Fast and on-time delivery of products to customers will continue to play a major role in e-commerce. However, to address infrastructure challenges such as logistics, large network of leased warehouses, pick up stations for customers and drop off points for merchants will form a trend in 2020. E-commerce platforms will extend their services to third parties in 2020 to address critical infrastructure issues.
Technology, innovation, partnerships and collaboration will play a key role in addressing logistics challenges in order to stay competitive and profitable. Beyond delivering items purchased on its platforms, e-commerce giant like Jumia will open up its logistics services to the public. This is the first time that Jumia will be providing logistics and delivery services to people other than the shoppers on its platform.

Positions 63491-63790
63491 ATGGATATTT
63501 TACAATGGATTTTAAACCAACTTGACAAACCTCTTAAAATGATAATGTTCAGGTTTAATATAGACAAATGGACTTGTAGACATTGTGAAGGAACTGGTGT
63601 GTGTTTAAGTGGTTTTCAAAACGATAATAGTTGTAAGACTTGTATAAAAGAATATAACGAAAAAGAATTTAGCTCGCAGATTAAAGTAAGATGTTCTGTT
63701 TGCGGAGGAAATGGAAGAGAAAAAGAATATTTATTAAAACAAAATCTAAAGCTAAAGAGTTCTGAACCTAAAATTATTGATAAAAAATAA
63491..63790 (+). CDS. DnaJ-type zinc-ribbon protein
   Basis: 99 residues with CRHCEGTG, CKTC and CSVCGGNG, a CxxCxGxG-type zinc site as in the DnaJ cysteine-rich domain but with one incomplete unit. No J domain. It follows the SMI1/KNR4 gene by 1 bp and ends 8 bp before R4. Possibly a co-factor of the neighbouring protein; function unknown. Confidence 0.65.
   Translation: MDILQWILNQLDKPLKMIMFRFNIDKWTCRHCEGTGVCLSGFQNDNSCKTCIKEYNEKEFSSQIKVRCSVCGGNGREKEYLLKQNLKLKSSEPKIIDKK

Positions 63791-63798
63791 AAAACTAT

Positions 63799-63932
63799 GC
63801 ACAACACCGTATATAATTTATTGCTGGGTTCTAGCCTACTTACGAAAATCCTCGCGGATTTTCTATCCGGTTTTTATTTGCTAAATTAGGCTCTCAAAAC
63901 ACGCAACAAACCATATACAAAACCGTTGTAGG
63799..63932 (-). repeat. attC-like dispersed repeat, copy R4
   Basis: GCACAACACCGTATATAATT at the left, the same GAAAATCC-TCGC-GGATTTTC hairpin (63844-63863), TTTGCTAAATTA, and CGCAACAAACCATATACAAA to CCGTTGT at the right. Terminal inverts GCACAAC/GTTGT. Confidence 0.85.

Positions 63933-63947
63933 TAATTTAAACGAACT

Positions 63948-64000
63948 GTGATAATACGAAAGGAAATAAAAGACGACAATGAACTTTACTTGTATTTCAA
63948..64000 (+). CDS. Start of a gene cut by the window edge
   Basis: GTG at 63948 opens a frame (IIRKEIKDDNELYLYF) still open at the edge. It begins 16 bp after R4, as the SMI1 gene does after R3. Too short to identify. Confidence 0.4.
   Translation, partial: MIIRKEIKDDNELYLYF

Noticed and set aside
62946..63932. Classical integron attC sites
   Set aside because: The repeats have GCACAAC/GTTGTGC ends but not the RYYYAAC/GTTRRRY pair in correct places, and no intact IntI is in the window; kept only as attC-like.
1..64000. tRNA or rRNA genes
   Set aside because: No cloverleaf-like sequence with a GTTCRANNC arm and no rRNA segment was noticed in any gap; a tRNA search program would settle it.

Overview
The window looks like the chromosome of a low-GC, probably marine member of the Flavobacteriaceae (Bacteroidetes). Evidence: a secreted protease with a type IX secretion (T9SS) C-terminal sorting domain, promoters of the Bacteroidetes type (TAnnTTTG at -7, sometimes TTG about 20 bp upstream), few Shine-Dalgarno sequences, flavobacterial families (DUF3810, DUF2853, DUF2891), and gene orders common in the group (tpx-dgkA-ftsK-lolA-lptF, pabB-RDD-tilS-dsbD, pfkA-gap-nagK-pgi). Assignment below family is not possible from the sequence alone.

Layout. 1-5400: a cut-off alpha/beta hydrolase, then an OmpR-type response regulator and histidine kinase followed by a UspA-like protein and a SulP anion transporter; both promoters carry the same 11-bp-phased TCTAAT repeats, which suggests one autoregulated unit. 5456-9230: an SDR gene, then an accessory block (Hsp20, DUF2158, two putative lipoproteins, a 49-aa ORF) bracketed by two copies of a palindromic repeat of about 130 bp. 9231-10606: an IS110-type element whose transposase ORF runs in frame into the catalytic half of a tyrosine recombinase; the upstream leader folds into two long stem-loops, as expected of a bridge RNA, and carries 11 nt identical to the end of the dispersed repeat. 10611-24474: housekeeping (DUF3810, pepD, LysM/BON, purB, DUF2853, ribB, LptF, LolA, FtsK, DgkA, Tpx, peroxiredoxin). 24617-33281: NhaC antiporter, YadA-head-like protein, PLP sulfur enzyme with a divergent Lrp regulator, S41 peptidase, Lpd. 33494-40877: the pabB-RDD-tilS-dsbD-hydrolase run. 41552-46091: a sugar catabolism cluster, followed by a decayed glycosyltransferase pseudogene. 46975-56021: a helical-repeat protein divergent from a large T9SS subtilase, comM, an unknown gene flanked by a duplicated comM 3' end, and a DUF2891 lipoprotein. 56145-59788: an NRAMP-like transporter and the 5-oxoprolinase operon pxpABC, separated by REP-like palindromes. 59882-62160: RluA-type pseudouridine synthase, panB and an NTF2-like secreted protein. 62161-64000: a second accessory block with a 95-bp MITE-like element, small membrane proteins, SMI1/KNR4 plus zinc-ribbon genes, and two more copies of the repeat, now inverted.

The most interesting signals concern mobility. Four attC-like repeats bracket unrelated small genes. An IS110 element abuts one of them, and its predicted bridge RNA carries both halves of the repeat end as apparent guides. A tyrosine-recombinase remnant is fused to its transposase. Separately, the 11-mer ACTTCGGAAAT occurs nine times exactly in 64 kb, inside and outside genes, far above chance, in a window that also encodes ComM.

Fintech will overtake payment-on-delivery
While most online shoppers in Nigeria still prefer payment on delivery, this is expected to reduce drastically by the end of 2020 because the rise of fintech is changing the narrative. More and more online shoppers are starting to develop trust in online payment. A recent report by Jumia shows that this development will grow bigger in 2020. According to the Jumia Q3 Financial Report 2019, over 30% of the transactions on Jumia was done through JumiaPay, its payment platform.
Over a year ago, payment on delivery was the preferred option for most consumers. This clearly is an indication that the trust issues around security and safety of consumers’ data and money are clearly disappearing gradually. According to predictions, the company’s payment platform might become its cash cow in years to come